Ever accidentally wrote over a template or deleted a document out of a folder that you didn’t want to delete? Ever wanted to check what documents were in a folder on a previous date? Allow me to introduce you to the “Previous Versions” function in Windows Explorer.

The Scenario

You’re working in a folder with a bunch of disclosure documents in it. You’re working on reviewing them and deleting documents that you don’t need at the same time. In doing so, you delete a very important document that you didn’t intend to delete. This document was a PDF that was . . . [more]

Posted in: Practice of Law, Technology

Tips Tuesday: Creating an “Unread” E-Mail Folder

Are you someone who uses e-mail filters to try and keep some semblance of organization in your inbox? Ever filtered too well and ended up missing an important e-mail because it skipped the inbox and got stuck in a sub-folder?

This tip will help you to filter your e-mails with confidence knowing that you will never miss an unread e-mail again. Let me introduce you to the “Unread” folder. This is a folder that you can create that can crawl all of your e-mail folders for unread e-mail messages and pull them into one common folder for you to view . . . [more]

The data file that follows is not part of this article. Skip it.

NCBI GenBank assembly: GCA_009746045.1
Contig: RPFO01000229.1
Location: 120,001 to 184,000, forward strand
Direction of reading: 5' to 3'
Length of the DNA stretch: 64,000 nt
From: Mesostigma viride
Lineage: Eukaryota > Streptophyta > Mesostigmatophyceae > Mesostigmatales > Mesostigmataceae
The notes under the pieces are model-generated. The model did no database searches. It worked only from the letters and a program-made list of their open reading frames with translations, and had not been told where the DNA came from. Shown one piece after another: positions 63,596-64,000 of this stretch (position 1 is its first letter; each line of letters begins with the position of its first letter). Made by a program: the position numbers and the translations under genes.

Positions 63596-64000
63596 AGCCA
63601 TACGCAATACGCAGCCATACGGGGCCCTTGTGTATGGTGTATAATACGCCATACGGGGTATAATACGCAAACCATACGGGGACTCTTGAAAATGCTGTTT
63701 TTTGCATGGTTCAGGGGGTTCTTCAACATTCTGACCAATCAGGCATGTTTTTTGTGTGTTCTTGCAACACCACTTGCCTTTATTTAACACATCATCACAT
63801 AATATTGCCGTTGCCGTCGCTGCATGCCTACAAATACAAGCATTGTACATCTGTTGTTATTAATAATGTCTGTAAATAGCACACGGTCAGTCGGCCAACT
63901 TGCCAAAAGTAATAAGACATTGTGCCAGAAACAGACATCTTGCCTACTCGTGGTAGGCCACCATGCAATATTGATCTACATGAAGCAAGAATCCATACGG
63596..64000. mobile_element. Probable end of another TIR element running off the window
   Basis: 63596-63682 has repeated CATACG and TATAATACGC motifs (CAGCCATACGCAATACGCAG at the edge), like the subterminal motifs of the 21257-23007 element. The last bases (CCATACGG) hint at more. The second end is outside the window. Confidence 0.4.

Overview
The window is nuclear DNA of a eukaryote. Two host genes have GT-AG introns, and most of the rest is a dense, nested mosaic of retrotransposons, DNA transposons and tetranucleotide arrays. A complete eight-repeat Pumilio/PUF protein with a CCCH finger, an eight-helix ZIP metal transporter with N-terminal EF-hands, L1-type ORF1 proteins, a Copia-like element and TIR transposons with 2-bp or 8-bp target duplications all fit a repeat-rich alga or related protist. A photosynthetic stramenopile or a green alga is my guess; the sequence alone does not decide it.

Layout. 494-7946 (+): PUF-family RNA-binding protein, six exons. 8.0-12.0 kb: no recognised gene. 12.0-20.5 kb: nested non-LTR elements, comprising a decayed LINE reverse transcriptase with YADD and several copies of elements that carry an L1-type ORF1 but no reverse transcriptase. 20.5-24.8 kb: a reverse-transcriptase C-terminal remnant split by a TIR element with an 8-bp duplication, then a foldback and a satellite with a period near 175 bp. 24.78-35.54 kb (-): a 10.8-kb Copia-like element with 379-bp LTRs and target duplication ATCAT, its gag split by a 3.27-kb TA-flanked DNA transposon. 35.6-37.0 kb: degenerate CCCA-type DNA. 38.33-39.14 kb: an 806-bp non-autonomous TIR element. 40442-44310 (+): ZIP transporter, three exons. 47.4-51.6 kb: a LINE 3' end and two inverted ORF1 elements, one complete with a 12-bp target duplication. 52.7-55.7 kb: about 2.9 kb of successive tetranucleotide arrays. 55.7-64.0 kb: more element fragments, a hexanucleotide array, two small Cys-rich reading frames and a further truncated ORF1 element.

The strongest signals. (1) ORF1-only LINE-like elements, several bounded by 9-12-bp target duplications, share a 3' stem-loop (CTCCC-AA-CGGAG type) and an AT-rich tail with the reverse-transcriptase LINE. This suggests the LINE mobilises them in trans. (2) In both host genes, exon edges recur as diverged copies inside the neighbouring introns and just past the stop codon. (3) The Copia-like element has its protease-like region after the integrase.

Posted in: Practice of Law: Practice Management, Technology: Office Technology

Tips Tuesday: The Cross-Referencing Feature

Ever been drafting an agreement which makes references to other sections or paragraphs in the agreement, added or removed a section, then realized that all of your paragraph references are now incorrect and you’ve got a big mess on your hands?

Cross-referencing is the solution to this problem. Cross-referencing is a Microsoft Word feature that saves you from this very problem. The catch? Your document must have some sort of headings from the style guide or automatic numbering from which the cross-referencing menu can reference.

Cross-referencing works by inserting a link to the paragraph which you are referencing, allowing it . . . [more]

Posted in: Practice of Law, Technology: Office Technology

Tips Tuesday: Quick Reference Legislation in Your Browser

Today’s Tips Tuesday is a little trick that I use to save myself time when I need to reference a statute quickly. I use CanLII for the majority of my legal research and for all of my statute referencing. Instead of navigating to CanLII’s home page each time and searching the statute, I use bookmarks instead.

In my browser’s toolbar, I created a Legislation folder and have bookmarked all of the statutes that I might need to reference in my practice. For me this list includes:

  • Alberta King’s Printer
  • Alberta Rules of Court
  • Civil Enforcement Act
  • Condominium Property Act
  • Employment
. . . [more]
Posted in: Practice of Law, Technology, Technology: Internet